Arizona Diamondbacks: Never

Colorado Rockies: Never

Los Angeles Dodgers

Year C 1B 2B SS 3B LF CF RF
1898 Jack Ryan Candy LaChance Bill Hallman George Magoon Billy Shindle Jimmy Sheckard Mike Griffin Fielder Jones
1899 Duke Farrell Dan McGann Tom Daly Bill Dahlen Doc Casey Joe Kelley Fielder Jones Willie Keeler

The 1898 Brooklyn club was called the Bridegrooms. The following year they became the Superbas.

San Diego Padres: Never

San Francisco Giants

Year C 1B 2B SS 3B LF CF RF
1976 Dave Rader Darrell Evans Marty Perez Chris Speier Ken Reitz Gary Matthews Larry Herndon Bobby Murcer
1977 Marc Hill Willie McCovey Rob Andrews Tim Foli Bill Madlock Darrell Evans Derrel Thomas Jack Clark
1901 Jack Warner John Ganzel Ray Nelson George Davis Sammy Strang Kip Selbach George Van Haltren Algie McBride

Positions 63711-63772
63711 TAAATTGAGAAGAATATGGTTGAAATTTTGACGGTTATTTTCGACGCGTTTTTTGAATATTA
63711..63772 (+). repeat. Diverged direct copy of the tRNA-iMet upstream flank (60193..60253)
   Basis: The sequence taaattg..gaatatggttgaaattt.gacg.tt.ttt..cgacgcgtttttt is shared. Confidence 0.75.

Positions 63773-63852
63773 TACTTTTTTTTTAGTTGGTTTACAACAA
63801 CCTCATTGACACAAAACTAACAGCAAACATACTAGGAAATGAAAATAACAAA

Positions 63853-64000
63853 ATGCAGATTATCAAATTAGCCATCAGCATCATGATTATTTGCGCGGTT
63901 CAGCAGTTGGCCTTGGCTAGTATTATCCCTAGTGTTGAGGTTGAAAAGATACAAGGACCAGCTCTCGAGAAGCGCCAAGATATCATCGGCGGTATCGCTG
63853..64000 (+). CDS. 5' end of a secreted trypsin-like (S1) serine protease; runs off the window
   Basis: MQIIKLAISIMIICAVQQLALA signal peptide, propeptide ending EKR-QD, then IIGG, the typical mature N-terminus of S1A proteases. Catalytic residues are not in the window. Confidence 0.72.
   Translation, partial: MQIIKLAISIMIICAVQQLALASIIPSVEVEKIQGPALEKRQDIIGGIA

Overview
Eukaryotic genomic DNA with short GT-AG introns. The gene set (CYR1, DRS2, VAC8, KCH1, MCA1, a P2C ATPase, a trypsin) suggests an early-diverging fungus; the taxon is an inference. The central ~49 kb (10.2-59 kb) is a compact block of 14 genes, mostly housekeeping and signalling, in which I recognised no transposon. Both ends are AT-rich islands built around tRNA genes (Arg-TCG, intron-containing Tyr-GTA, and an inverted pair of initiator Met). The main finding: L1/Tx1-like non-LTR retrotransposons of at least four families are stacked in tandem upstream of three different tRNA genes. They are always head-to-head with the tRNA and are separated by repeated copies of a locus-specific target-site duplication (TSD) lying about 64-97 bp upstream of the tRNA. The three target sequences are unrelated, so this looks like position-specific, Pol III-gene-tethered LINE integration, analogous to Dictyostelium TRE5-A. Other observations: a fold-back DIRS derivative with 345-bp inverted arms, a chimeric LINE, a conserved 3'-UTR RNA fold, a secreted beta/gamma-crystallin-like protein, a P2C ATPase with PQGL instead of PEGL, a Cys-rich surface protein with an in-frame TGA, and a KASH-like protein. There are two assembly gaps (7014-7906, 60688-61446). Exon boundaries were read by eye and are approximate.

1902 Frank Bowerman Dan McGann Heinie Smith Joe Bean Billy Lauder George Browne Steve Brodie Jack Dunn
1889 Buck Ewing Roger Connor Danny Richardson Monte Ward Art Whitney Jim O'Rourke George Gore Mike Tiernan
1890 Dick Buckley Dude Esterbrook Charley Bassett Jack Glasscock Jerry Denny Joe Hornung Mike Tiernan Jesse Burkett

You would think that with the advent of free agency that this would be a recent phenomenon, but of the 30 groups listed, only four have come since 1977. If we disqualified teams that merely had a starting player change positions, we would only have ten teams:

Pittsburgh 1884-85
Pittsburgh 1890-91
St. Louis 1891-92
N.Y. Giants 1901-02
Chicago (A.L.) 1910-11
Boston (N.L.) 1924-25
Detroit 1945-46
Pittsburgh 1952-53
Philadelphia 1959-60
Oakland 1976-77

The Yankees could join this more exclusive list if Gardner is dealt for pitching and not just shifted over to left field.